The Remaking of the New York Knicks: What's better than having a Big Three? Having the third wheel be a defensive monster, who can rebound and block shots, and having him be someone who can complement the two stars rather than compete with them and get in their way. The New York Knicks scrapped their Chris Paul blueprint, instead acquiring Tyson Chandler from the Dallas Mavericks, and they may be better off for it. This transaction gives them one of the strongest front courts in the NBA (and maybe one of the best). Of course, it leaves them thin in the point-guard department, with the jettisoning of Chauncey Billups, who was waived but went down fighting (and landed with the Clippers). With free agency commencing last Friday, the Knicks were a whirlwind of activity, as they remade their team. Only seven players were available for the first practice one week ago, but suddenly there's a whole new cast of characters to get to know. Chandler's their new center, of course, but his backup may be another seven-footer in Jerome Jordan. Toney Douglas, who can play defense, will team up with Mike Bibby, who can't play defense, at the point (with the possibility of Baron Davis being added to the mix). Ronny Turiaf has been shipped to Washington. Jared Jeffries was re-signed. And there's probably more to come. With Mike Woodson hired to give them a coach who can actually coach defense, and Chandler in the middle, maybe the Knicks can get back to doing what they've done best in their heydays of the 1970s and '90s, which is play defense (or now at least they can attempt to play defense). The presence of Chandler also keeps Amar'e Stoudemire at the four, where he belongs, which should minimize the banging and abuse he took last season. There's a new team and a new world for the Knicks. Now it's up to Mike D'Antoni to get the best out of this group, as the future is here. No more saving-cap-room-for-days-ahead talk, no more waiting-for-this-guy-to-arrive chatter, no more excuses. Next year is finally here.
Plan 9 From Outer Space (aka Newark): Plan A for the New Jersey Nets goes by the name of Dwight Howard. After having a trade proposal in place and ready to go, the Nets may now have to go to Plans C, D or E, as the Orlando Magic have taken their center off the market. At least for now. These things can change day to day and even hour to hour or minute to minute, though it's likely that Orlando is just stepping back to take a deep breath and take stock of their options. Plan B for New Jersey is already off the table, as they set their sets on Nene, but he re-signed with the Nuggets. Is Kris Humphries Plan C? Or maybe that was Plan D. They did make two additions to their front court with the signings of Shelden Williams and Shawne Williams, and they subtracted one player, using their Amnesty Clause to send Travis Outlaw packing, so maybe that's Plan C. Last year they surprised everyone with the Deron Williams trade, so maybe they have another trick up their sleeve as well (Plan E).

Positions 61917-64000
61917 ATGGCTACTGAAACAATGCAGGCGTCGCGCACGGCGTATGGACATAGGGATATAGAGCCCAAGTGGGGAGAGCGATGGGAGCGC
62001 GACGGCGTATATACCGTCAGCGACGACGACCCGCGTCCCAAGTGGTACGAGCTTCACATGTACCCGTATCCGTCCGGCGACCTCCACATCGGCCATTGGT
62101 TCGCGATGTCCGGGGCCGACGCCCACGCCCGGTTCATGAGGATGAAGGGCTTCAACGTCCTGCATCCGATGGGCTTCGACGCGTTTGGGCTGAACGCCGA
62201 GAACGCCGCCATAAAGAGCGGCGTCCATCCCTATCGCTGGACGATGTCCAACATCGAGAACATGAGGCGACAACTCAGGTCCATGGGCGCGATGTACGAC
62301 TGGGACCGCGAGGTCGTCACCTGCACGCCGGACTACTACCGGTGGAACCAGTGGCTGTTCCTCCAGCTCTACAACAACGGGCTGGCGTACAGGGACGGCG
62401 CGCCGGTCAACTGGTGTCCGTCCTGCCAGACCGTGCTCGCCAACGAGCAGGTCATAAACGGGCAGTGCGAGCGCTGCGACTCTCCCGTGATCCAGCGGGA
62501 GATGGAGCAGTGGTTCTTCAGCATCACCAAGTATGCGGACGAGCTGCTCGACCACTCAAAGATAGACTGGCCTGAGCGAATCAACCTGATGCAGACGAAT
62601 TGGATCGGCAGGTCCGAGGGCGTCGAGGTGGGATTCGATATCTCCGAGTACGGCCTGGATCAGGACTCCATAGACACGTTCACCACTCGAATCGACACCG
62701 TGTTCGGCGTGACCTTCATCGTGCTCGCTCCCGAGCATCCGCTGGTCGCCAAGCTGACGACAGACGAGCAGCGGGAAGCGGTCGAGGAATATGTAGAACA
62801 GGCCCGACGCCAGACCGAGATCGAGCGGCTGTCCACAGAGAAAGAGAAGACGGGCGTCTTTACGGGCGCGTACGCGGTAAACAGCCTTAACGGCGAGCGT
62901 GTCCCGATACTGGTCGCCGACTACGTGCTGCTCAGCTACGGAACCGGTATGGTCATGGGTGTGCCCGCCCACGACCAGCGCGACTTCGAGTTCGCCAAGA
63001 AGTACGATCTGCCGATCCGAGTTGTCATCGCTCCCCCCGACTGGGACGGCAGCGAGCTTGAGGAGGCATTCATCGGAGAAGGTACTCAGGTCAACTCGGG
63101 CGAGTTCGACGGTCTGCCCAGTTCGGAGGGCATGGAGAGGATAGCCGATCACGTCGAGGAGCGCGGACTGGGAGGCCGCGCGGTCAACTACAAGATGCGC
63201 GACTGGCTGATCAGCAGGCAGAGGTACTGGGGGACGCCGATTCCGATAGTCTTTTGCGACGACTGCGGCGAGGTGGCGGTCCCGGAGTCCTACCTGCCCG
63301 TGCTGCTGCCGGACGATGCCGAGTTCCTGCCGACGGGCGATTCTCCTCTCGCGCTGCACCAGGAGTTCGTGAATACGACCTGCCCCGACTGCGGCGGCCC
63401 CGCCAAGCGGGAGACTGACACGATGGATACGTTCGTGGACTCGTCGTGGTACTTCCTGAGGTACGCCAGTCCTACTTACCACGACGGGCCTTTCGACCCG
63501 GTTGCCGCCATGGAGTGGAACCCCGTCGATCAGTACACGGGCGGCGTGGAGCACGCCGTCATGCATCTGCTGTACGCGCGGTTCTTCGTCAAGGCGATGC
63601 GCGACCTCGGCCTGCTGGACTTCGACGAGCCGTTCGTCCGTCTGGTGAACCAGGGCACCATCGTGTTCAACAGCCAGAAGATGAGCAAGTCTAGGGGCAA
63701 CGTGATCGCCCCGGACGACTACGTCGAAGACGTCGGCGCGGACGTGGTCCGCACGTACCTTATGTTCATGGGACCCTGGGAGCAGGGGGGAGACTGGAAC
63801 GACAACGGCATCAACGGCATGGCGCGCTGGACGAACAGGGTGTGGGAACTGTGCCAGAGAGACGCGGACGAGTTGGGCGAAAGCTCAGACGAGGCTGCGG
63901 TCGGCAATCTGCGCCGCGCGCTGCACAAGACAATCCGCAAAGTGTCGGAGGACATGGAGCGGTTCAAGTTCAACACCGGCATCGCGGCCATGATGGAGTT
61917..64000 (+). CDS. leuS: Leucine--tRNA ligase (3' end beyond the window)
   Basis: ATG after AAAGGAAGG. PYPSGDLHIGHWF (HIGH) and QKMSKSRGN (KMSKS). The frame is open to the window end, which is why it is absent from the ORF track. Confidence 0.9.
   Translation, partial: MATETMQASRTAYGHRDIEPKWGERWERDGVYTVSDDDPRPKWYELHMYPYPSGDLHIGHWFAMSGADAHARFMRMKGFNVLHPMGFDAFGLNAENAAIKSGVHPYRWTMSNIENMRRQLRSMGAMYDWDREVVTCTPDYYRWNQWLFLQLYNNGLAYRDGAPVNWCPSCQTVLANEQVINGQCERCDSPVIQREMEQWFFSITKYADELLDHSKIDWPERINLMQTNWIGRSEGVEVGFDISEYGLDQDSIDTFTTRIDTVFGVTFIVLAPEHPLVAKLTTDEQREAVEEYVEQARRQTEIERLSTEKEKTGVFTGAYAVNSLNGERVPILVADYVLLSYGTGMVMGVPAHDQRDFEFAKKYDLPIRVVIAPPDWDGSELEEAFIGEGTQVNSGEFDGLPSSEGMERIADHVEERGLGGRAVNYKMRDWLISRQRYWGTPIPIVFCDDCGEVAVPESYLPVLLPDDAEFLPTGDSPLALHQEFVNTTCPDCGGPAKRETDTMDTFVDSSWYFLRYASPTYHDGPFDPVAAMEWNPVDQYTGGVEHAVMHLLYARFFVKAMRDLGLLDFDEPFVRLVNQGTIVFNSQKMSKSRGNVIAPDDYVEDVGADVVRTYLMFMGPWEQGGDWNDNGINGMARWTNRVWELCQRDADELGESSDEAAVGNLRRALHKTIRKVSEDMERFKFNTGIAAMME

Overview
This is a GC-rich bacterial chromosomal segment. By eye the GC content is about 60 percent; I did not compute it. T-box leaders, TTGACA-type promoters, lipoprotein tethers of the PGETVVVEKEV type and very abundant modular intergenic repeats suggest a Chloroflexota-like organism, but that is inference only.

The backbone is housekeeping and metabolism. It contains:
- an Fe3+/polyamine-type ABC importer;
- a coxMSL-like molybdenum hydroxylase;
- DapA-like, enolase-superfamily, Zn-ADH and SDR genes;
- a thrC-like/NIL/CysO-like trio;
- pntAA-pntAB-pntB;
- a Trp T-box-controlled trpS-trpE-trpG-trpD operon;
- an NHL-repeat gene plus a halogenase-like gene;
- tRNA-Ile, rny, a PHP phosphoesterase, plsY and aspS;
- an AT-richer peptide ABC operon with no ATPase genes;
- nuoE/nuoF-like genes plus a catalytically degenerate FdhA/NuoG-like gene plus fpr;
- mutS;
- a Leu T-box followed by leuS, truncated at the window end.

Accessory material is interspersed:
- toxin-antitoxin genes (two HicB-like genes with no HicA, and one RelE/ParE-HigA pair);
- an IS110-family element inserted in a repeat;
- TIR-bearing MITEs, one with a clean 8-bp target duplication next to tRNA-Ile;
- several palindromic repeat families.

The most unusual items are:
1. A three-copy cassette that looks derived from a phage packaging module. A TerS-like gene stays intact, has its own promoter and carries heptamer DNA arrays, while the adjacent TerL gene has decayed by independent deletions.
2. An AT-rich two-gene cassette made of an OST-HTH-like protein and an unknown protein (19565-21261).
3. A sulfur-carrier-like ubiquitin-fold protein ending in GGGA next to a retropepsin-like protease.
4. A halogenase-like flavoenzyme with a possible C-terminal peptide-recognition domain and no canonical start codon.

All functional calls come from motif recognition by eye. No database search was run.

On the Ice: The week for the New York Rangers began with an apology. The week for the New Jersey Devils began with a missed penalty shot by Zach Parise. And the week for the New York Islanders began with Al Montoya uncharacteristically letting in six goals. Artem Anisimov pulled a mea culpa (how do you say "I'm sorry" in Russian?) and explained the origin of his crazy goal-scoring celebration (he stole it from an old Russian teammate), and then the Rangers went out and impressively won back-to-back games over the weekend, defeating Buffalo 4-1, with two shorthanded goals, and then whipped the Panthers 6-1, in an all-around solid-in-every-phase-of-the-game performance. But they closed out the week getting stymied by the defensive-minded Stars and Blues, while HBO's 24/7 made its debut -- will John Tortorella rival Rex Ryan's expletive-fest from Hard Knocks? The Devils were reeling at the beginning of this month, but with Parise (who is almost automatic in the shootout, so when he missed that penalty shot it was surely surprising) beginning to look like the old elite Zach Parise, they overcame Saturday's matinee loss to the Canadiens to beat both Florida teams and have now won four out of their last five. They also made a trade, sending Mark Fraser and Rod Pelley to Anaheim for defenseman Kurtis Foster and goalie Timo Pielmeier, and Travis Zajac is just about ready to return to the lineup. As for the Islanders, they had a forgettable week, getting hammered by Pittsburgh, 6-3 (though they were hosed on a Travis Hamonic misconduct call), falling to Montreal, 5-3, and losing to the Stars, 3-2, with Kevin Poulin making his season debut.
Not Much Cooking on the Hot Stove: While we all wait to see if the New York Yankees won the Yu Darvish sweepstakes, they and the New York Mets made a few minor moves this week, tendering contracts to Russell Martin, Phil Hughes, Joba Chamberlain, Brett Gardner, Boone Logan, David Robertson, Mike Pelfrey, Manny Acosta and Ramon Ramirez. Ronny Paulino was let go by the Mets. And Sandy Alderson breezily mentioned that Johan Santana may not be ready for opening day, which produced headlines and widespread panic across Queens.
Brutal: In yet another horrific fan-centric violent episode, a Jet fan was brutally attacked after Sunday's game in the parking lot of MetLife Stadium. After taking umbrage with a woman who screamed out, "You all deserved what happened on 9/11," James Mohr was sucker punched from behind by a man named Merle Lee, fracturing his jaw, cheekbone and eye socket. The days of innocently and safely attending a professional sporting event seem to have long ended.
A Tale of Two Owners: Nets owner Mikhail Prokhorov announced that he's going to run for the presidency of Russia next year. Has that ever happened around here before? I don't recall George Steinbrenner ever running for president, though he certainly possessed a Commander-in-Chief presence. The Wilpons, meanwhile, will not be running for the presidency of anything, as they took out yet another loan, this time for $40 million. Is it just a matter of time before they're forced to sell the team? We can only hope.
And that's the New York week that was.